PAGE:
Kicking off a politically perilous process, the House ethics committee on Thursday officially lodged 13 charges against Rep. Charles B. Rangel, including that he used his office to raise $8 million for a college public policy center named after him and failed to file taxes while he was Congress‘ chief tax writer.
Last-minute efforts to strike a deal to head off a public trial fell short as Republicans said that chance had passed.
Mr. Rangel was not present as two of his colleagues sat as prosecutors and eight others sat as a kind of jury, tasked with deciding the fate of the New York Democrat who earlier this year was pressured into giving up the chairmanship of the powerful Ways and Means Committee.
The charges, detailed in a 40-page “Statement of Alleged Violation,” break down into four categories: that he solicited money for the Rangel Center from those doing business before his committee; that he made errors and omissions on his financial-disclosure forms; that he was given use of a rent-controlled apartment in New York for an office; and that he failed to report rental income and pay federal taxes on it.
Mr. Rangel’s attorneys, in a 32-page response filed with the committee, acknowledged “inadvertent” mistakes and blamed staffers for some of the errors, including wrong financial-disclosure forms. But the attorneys said Mr. Rangel was not trying to work around the rules.
“The undisputed evidence in the record - assembled by the Investigative Subcommittee over its nearly two-year investigation - is that Congressman Rangel did not dispense any political favors, that he did not intentionally violate any law, rule or regulation, and that he did not misuse his public office for private gain,” Mr. Rangel’s attorneys said.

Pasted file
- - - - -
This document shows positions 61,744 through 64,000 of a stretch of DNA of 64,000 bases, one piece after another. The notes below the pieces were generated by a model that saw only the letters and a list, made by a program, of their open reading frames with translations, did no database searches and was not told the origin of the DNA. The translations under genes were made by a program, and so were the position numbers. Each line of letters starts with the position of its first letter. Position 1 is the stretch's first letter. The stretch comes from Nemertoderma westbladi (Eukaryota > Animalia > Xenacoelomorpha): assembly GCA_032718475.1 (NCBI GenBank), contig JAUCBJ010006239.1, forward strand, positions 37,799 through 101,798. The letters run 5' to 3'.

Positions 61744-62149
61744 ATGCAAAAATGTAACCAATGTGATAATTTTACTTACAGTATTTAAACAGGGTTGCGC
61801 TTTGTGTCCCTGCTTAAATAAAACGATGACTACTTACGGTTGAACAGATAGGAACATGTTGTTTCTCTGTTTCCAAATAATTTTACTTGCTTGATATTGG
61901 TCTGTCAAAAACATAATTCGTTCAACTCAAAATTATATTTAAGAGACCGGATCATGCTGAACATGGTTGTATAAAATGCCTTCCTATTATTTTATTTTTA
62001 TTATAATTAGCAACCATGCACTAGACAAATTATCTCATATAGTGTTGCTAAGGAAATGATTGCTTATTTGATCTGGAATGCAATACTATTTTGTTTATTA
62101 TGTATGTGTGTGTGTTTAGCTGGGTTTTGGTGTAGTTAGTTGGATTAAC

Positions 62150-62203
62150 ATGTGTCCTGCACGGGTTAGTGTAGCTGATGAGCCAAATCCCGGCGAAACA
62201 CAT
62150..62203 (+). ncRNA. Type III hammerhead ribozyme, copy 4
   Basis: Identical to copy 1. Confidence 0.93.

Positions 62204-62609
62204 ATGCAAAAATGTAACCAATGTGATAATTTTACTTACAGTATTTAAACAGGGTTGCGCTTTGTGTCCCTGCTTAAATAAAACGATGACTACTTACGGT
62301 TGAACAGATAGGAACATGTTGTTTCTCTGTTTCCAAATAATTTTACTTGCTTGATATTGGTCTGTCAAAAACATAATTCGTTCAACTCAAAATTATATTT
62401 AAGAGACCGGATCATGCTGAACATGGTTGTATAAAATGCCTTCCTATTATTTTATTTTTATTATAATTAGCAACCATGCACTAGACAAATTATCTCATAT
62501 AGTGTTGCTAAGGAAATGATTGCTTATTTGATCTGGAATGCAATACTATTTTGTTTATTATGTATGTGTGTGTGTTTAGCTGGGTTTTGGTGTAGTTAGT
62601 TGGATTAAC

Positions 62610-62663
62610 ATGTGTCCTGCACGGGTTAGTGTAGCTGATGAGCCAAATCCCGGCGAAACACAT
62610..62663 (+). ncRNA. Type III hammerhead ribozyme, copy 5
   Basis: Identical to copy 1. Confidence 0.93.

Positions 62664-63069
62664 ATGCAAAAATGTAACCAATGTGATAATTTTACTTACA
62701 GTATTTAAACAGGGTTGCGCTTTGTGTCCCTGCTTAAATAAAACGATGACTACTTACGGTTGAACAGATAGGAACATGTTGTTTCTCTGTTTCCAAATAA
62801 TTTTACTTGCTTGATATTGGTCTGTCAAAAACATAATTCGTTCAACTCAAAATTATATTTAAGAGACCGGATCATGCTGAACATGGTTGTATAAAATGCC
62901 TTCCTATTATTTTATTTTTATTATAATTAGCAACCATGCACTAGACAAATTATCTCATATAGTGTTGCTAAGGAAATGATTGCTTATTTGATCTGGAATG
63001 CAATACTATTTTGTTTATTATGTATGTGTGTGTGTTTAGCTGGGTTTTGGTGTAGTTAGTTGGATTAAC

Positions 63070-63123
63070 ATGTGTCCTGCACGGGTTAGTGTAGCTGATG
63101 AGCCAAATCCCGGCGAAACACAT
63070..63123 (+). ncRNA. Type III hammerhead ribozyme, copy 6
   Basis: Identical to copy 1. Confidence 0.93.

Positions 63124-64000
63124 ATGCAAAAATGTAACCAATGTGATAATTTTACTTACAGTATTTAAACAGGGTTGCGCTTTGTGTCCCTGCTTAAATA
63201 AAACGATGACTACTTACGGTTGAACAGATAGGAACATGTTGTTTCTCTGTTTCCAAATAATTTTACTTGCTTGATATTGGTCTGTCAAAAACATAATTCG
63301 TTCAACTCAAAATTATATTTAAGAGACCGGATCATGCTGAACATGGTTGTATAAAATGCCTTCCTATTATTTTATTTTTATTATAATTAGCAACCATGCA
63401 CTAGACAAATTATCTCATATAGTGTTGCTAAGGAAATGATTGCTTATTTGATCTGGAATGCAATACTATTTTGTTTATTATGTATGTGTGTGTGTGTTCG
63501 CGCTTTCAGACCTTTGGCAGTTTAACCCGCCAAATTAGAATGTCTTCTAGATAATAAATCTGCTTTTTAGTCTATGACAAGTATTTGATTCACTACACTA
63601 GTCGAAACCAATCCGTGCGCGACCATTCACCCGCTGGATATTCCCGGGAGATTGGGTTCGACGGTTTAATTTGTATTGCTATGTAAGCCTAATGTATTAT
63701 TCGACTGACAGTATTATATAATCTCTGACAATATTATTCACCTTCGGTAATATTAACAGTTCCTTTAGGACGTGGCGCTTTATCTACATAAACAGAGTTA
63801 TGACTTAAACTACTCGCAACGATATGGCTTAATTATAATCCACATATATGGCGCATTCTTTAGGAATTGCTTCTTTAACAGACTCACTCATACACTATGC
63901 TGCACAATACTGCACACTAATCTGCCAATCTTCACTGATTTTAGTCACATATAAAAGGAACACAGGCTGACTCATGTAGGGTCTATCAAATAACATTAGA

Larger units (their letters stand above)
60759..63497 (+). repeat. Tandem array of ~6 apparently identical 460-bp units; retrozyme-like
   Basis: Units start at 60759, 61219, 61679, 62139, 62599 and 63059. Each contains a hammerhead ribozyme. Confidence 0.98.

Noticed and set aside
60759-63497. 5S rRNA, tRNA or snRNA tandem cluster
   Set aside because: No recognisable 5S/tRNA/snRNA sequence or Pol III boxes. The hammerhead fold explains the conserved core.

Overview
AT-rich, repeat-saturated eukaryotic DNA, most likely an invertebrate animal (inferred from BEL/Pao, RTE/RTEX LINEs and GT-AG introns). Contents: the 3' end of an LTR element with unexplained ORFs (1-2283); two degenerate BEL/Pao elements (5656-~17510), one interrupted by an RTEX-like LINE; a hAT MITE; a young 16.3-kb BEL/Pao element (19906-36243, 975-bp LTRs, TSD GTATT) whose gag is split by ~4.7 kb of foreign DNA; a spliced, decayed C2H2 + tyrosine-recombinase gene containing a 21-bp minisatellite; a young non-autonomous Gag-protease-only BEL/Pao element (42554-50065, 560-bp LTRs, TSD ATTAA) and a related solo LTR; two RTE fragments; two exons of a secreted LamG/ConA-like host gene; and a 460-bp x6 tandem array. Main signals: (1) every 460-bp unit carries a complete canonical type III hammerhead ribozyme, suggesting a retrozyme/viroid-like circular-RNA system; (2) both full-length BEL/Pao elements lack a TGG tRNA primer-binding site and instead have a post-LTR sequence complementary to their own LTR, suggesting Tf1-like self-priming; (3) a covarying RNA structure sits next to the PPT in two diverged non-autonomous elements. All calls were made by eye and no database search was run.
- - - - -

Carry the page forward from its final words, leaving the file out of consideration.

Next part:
The last public ethics trial was in 2002, and a drawn-out process could hurt Democrats as they head into November’s elections. Some Democrats had urged Mr. Rangel, a well-liked Korean War veteran who has served nearly 40 years in the House, to cut a deal. But Mr. Rangel balked at having to admit guilt on all charges and, when a last-minute deal reportedly was struck between his attorneys and the committee’s staff, Republicans said it was too late.
“We are now in the trial phase. The American people deserve to hear the truth in this case, and the charges against him,” said Rep. Michael McCaul, the Texan who is serving as the ranking Republican on the trial.
The committee is split evenly between Democrats and Republicans, so any deal would have to be bipartisan.
Democratic leaders seemed resigned to having to suffer through a public trial even as they prepare to face an unhappy electorate.
“The chips will have to fall where they may politically, but holding the highest of ethical standards is a top priority for us,” House Speaker Nancy Pelosi, California Democrat, told reporters before the committee met.
On Thursday, she said the swamp meant “Republican stewardship of the House” and that Democrats succeeded in cleaning up.